You'll remember Yuan Zai as the adorable panda cub - now just over 40 days old - who became an international star when the Taipei Zoo released video of her being reunited with her mother Yuan Yuan for the first time since birth. Zookeepers had whisked Yuan Zai away because she was injured, both to provide her with around the clock medical care and because panda mothers sometimes kill injured offspring. When Yuan Yuan and Yuan Zai were reunited, the video predictably went viral. Embedded below.
Now that she's a certified Internet celebrity, every move that Yuan Zai makes counts as news. Today's big development: she's opening her eyes! They where half open during her last medical examination, and now the next step is happening. Consider yourselves briefed.
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August is, in many parts of the country, a miserable month. The weather is hot, humid, and - if you're lucky - punctuated by thunderstorms. But it still counts as summer, which means summer travel, which means zoo travel. All of which is a roundabout way of saying here are some U.S. zoos with baby elephants that you can go visit:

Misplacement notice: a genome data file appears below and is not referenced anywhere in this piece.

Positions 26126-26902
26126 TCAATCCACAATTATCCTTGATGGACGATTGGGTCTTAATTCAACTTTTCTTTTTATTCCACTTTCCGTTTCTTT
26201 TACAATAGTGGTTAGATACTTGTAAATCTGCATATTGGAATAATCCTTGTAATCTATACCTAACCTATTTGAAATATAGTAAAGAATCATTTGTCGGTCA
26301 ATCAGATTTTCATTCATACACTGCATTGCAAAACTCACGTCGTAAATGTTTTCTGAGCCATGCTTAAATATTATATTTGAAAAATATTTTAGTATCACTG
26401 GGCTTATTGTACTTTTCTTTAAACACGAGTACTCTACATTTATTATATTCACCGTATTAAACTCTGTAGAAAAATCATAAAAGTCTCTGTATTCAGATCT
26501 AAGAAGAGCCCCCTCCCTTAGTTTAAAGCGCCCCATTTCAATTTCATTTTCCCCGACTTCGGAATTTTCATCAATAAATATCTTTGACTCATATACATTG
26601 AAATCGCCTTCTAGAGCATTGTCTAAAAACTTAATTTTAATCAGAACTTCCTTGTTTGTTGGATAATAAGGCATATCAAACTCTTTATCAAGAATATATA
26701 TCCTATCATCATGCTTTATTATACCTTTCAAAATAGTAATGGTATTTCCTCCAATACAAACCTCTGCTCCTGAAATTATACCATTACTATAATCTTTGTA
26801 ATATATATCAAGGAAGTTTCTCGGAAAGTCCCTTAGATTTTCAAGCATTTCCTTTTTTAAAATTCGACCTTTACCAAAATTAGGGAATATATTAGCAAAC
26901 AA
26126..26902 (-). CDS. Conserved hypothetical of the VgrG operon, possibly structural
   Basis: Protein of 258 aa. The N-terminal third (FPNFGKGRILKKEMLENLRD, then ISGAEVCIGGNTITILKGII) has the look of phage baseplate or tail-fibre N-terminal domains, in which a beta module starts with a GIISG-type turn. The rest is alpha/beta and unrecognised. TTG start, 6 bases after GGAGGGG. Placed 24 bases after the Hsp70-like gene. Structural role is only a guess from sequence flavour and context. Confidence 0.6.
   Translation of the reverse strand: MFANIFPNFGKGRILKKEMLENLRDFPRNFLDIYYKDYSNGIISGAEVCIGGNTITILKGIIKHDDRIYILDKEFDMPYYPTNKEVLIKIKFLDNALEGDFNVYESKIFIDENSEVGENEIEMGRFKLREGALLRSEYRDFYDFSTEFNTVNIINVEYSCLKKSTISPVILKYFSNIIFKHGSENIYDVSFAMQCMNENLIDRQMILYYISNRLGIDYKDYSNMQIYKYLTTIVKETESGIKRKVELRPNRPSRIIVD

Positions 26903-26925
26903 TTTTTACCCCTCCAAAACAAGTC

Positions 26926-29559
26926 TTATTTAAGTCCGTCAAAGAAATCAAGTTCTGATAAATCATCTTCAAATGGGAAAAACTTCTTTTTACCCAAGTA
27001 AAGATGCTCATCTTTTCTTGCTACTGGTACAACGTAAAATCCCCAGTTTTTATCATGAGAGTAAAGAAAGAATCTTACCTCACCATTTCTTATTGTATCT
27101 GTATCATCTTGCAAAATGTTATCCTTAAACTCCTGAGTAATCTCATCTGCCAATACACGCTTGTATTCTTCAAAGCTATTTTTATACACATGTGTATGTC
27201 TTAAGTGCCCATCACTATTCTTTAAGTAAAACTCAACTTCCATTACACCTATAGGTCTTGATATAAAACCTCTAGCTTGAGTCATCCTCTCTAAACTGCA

· The Fort Worth Zoo's social media people have been having a lot of fun with their new baby elephant, Belle. We've embedded a couple of videos below that showcase the newborn. The first is a news video with footage of Belle playing in a kiddie pool. The footage was produced by the zoo and published by the Associated Press. It quickly went viral, mostly on account of how it's a video of a baby elephant playing in a kiddie pool. The second video is an ad produced by the zoo, and if you watch it through the end you'll see even more baby elephant footage.